The brief time that we spent with Tashi, our driver, gave us exactly the same impression. These are a happy set of people who have learnt to take the hardships of the land in their stride. One only wishes that they do not court controversies like disallowing private vehicles and self-drive schemes from plying in Ladakh, after all they need us (the tourists) as much as we need them.


Prem Singh Jina, Famous western explorers to Ladakh

The Chang Thang Plateau – Doorsteps of Tibet

Changthang: Large northern plains

Durbuk: flourishing village in the valley

Tang ste: higher ground

Take a look at this image to get an idea of the scale of this plateau. At an average elevation of 10-15000 feet, it rightfully deserves the moniker ‘roof of the world‘. It is also the life-blood of the Asian subcontinent as all of Asia’s major rivers – the Indus, the Ganges, the Brahmaputra, the Irrawaddy and the Yangtze originate here. Courtesy:

The difference in the landscape as one exits the Chang La is immediately palpable. For this region consists of the western fringes of the Chang Thang plateau, which is itself, an extension of the enormous Tibetan plateau that runs thousands of miles to the east.

In ancient times, one would now be treading through Tibet itself. Of course, today it is a part of the Indian mainland and the Indo Chinese border separates it from it’s parent.

The Chang Thang is noticeably colder than the other regions of Ladakh due to it’s higher elevation. It’s winters are referred to using the adjective ‘Arctic’ in many places, indeed this is the place where one can be afflicted with frostbite and sun burns on the same day. Another major difference is the total absence of trees that are usually present in abundance in the valleys to the west of the Chang La. The locals here, more Tibetan than the Ladakhi populace back in Leh, used to be, and even now in some cases, are Nomads, called as the Chang Pa. Tashi, our driver, points out a nomadic hut on the plains – the tent is apparently made of Yak skin and can withstand the fierce cold here.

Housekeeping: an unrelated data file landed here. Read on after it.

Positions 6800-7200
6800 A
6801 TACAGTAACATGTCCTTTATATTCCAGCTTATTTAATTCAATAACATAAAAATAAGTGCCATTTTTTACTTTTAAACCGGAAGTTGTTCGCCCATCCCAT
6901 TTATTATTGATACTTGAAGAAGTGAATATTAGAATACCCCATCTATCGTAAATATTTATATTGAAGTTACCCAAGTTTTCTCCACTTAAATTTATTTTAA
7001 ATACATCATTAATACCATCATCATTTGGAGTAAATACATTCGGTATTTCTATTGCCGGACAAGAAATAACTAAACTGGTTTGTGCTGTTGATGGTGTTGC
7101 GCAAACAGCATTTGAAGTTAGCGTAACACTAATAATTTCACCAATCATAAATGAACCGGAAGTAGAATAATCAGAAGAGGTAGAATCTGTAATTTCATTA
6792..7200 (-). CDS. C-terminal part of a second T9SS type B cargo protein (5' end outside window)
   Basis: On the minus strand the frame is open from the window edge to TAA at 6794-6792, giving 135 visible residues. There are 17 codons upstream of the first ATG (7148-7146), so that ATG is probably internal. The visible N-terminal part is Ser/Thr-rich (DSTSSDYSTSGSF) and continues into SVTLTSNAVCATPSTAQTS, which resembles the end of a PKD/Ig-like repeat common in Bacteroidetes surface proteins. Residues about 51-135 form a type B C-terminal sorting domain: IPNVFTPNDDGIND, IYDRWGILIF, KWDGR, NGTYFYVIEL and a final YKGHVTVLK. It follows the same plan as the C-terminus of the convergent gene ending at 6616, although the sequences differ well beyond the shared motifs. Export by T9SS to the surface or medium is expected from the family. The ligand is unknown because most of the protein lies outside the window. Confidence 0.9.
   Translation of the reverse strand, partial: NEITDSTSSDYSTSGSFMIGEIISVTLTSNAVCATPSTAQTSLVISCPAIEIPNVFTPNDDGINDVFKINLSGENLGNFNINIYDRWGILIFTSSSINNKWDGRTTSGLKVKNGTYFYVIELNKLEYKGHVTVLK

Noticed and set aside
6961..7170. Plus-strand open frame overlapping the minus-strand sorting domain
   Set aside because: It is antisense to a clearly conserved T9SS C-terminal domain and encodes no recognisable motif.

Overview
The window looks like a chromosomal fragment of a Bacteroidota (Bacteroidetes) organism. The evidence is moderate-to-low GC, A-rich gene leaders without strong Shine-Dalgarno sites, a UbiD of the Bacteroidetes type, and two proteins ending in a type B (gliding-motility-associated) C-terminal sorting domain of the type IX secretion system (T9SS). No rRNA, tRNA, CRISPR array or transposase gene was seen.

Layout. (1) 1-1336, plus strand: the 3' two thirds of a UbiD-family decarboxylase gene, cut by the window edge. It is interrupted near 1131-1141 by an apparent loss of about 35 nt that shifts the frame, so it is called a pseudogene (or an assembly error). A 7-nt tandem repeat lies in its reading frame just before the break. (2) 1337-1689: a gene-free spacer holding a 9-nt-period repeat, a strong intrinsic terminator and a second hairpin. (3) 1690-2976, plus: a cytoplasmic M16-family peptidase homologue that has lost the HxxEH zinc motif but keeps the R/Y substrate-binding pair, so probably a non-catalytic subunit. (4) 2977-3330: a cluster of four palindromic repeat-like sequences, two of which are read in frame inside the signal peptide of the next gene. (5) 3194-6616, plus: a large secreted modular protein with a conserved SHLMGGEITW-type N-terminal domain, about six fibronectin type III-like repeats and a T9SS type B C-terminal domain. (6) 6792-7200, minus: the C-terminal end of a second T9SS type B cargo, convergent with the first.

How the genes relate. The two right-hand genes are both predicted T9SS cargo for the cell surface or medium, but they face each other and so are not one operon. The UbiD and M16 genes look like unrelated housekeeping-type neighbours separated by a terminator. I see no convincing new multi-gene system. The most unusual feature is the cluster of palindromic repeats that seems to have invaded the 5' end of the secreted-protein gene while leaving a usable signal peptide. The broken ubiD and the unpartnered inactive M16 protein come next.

Closer to the pass, a lot of snow-melt irrigates the land and hence, serves as ideal grazing grounds for a variety of wild life. One comes across wild horses, the ubiquitous Yak as well as hordes of domesticated Pashmina sheep on these pastures. From time to time, mormots, some of them accustomed to the presence of human beings and the food they carry, also scurry out of the ground to greet tourists.

Frozen ponds Chang La
Frozen ponds dot the descent from Chang La to the plateau.
Melted ponds Chang Thang
The roads lead past numerous such scenes – towering snow peaks benevolently feeding snow-melt and watching over the grasslands.

Continue reading

Crossing the Chang La

Chang La: Northern pass

A drive through the town of Shey is one of the most rewarding experiences in Ladakh. Here, the morning sun blesses the willow and poplar lined roads, resulting in lateral streaks of soft light falling on the ground. Accompanying this are bird songs and the sight of irrigation canals running merrily along side the road. This pleasant feeling sets you up nicely for what Ladakh has in store, up ahead, on the road to Pangong Tso.

Indus river near Karu
The Indus shines a brilliant aquamarine under the mid morning sun and merrily accompanies you till Karu, where it deserts you in favor of the Leh-Manali road. From here, the only sight of water will be snow-melt from the high passes.
Thiksey monastery
The Chemrey monastery presents an imposing sight. Even from a distance, it easily dominates the surroundings and stands out from the beige landscape and the green plains below.

Continue reading

The Nubra Valley

Continued from Part I here.

Past Khalsar and the Karakoram wildlife sanctuary, is a stretch of road that is straight as an arrow.

This road is called the camel road“, remarks Tashi, our driver, in his usual mischievous tone. Upon being questioned, he bounces in his driver’s seat, mimicking the road’s tendency to make you feel like you are seated on a Bactrian camel that is native to these parts.

The road itself is surrounded by flat stretches full of sand dunes, the scale and the diversity of the geography never ceasing to surprise you at any moment. Past it, is another pass that leads you straight into Nubra.

DSC_0208 Stitch
On the pass, Tashi pulls over to the side and points at the panoramic view that has unfolded in the valley below. The Shyok’s riverbed lies exposed, it will be fully covered as summer unfolds, turning into a resplendent shade of turquoise blue then. From Nubra, it continues to flow northwards into the Karakoram ranges before uniting with the Indus in Pakistan.